Our Nuclear-Free Opportunity

Top Ten Reasons Why a World Free of Nuclear Weapons is Now Achievable

By Nathan Pyles

Poor ROI from Nuclear Weapons Spending

Nuclear Security Spending: Assessing Costs, Examining Priorities (Schwartz & Choubey)

Nuclear Security Spending: Assessing Costs, Examining Priorities (Schwartz & Choubey)











The world is not, never has been, and never will be – in a static state. The North Korean 2009 nuclear test is further evidence. Since the global political landscape continuously shifts, nuclear policies must also adapt to best meet our security needs. We cannot assume that a nuclear policy which may have been right 50 years ago, is also right for today.

Our national security interests remain paramount when debating nuclear policy options. A second, but inseparable consideration, is the comparative costs of alternative nuclear policies. The rapid collapse of the Soviet Union showed the risks of prolonged economic imbalances. Far too many resources had been squandered on Cold War weaponry.

All nations, even the wealthiest, have financial limitations. In an era where economic power rivals military power for global influence, the wise policy strikes the correct balance between these two objectives. Both absorb resources and long term investments.

In 2008, the U.S. spent $52.4 billion on nuclear weapons programs and their delivery systems. In these days of billion-dollar corporate bailouts this may not sound like much, but it is. Especially when you consider the comparative bargain of alternative policies.

There is always an opportunity cost for every dollar spent. A dollar spent on nuclear weapons is a dollar not invested in our infrastructure, education system, or energy research – all investments which enhance economic power by fueling further growth.

Nowhere is this lost opportunity cost more apparent than within the Department of Energy (DOE) budget. Spending on nuclear weapons and weapons research in 2008 accounted for two-thirds (67%) of the entire DOE budget. Imagine if over the entire life of the DOE, the funds spent on nuclear weapons had instead been invested in energy technology research?

Energy independence is also vital to our national security. By moving in concert with all other nations toward a world free of nuclear weapons, tens of billions of dollars could be reallocated annually to energy research.

A reduced global role for nuclear weapons improves our security both by mitigating the likelihood that terrorists will obtain these weapons, and by simultaneously freeing up more dollars for critical energy research.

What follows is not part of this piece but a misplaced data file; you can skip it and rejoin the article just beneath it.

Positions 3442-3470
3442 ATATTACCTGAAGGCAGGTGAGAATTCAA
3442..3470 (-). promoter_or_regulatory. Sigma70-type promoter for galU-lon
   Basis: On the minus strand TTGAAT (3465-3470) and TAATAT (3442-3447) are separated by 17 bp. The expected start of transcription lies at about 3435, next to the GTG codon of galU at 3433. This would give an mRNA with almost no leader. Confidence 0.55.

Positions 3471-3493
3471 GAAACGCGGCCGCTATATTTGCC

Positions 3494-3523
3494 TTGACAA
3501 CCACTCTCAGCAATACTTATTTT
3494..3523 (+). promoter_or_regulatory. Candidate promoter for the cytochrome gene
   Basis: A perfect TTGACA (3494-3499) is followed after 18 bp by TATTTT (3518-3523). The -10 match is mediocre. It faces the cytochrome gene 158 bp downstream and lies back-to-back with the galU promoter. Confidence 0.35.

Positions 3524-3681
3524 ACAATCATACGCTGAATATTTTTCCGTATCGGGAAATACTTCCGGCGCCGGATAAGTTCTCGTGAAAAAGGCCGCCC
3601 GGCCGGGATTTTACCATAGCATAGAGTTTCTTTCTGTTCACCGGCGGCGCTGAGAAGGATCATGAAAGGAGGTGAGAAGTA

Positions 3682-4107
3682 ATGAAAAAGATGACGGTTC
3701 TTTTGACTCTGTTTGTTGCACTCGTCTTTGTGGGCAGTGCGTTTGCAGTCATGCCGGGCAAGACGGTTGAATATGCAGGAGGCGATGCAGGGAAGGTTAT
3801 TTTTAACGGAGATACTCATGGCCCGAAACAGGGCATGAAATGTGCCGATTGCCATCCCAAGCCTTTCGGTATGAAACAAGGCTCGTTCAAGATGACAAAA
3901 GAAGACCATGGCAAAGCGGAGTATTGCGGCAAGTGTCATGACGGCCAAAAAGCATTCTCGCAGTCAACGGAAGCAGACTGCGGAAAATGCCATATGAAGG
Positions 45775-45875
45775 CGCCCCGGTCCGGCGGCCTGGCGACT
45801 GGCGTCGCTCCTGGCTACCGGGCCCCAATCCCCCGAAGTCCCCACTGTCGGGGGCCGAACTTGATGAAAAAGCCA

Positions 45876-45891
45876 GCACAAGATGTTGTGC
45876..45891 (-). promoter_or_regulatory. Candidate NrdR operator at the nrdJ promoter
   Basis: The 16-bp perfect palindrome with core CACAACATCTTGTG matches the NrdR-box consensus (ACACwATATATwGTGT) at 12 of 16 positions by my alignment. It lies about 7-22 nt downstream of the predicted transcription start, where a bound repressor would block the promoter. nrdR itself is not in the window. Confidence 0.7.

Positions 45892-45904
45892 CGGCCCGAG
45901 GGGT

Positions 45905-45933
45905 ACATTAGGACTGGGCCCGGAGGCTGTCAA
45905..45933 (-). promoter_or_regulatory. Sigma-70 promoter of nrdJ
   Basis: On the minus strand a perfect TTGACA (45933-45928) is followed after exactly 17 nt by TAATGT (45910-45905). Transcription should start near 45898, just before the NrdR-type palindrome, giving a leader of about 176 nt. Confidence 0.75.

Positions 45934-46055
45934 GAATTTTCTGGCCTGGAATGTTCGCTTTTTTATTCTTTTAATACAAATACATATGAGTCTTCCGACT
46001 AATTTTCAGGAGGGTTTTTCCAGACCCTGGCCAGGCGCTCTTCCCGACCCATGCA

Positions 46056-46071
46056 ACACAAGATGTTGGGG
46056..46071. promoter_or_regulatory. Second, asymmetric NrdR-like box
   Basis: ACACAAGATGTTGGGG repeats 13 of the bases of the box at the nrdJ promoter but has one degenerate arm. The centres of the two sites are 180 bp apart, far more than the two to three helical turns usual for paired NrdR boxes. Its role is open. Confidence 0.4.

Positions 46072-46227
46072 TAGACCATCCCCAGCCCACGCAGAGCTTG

In a nuclear weapons free world, reduced spending on nuclear weapons can be done without weakening national security. Secretary of Defense Robert Gates recently slashed several weapon systems which offered marginal or no utility. He cut the F22 fighter jet program in part because this aircraft had flown no missions in the past 8 years, and in part because each F22 jet cost the U.S. taxpayer a whopping $143 million. No utility should always mean – no budget.

A nuclear weapons free world will require a more stringent international verification regime. There will need to be increased global investment in weapons and fissile materials monitoring to guard against cheating.

However, the expenses associated with weapons verification are miniscule compared with the costs of nuclear weapons. The International Atomic Energy Agency (IAEA) is the United Nations agency for nuclear nonproliferation and fissile material monitoring. The IAEA total annual operating budget was $156 million in 2007. Or just slightly more than a single cancelled F22 fighter jet.

The International Monitoring System (IMS) is designed to detect any nuclear test explosion of military significance. Through the IMS, we have access to sensitive data from over 300 monitoring stations scattered around the globe. There are now IMS stations deep within the borders of Russia, China, and even Iran. The IMS has an annual total operating budget of $110 million. The U.S. portion for this budget is a paltry $30 million.

The far lower costs of supporting a nuclear verification regime should be a considered as we reshape our nuclear policy for a new century.

Ronald Reagan captured both the security and economic quandary posed by nuclear weapons in his 1984 State of the Union. “A nuclear war cannot be won and can never be fought,” he said concerning the Soviet Union. “The only value of our two nations possessing nuclear weapons is to make sure that they are never used. But then would it not be better to do away with them entirely?”

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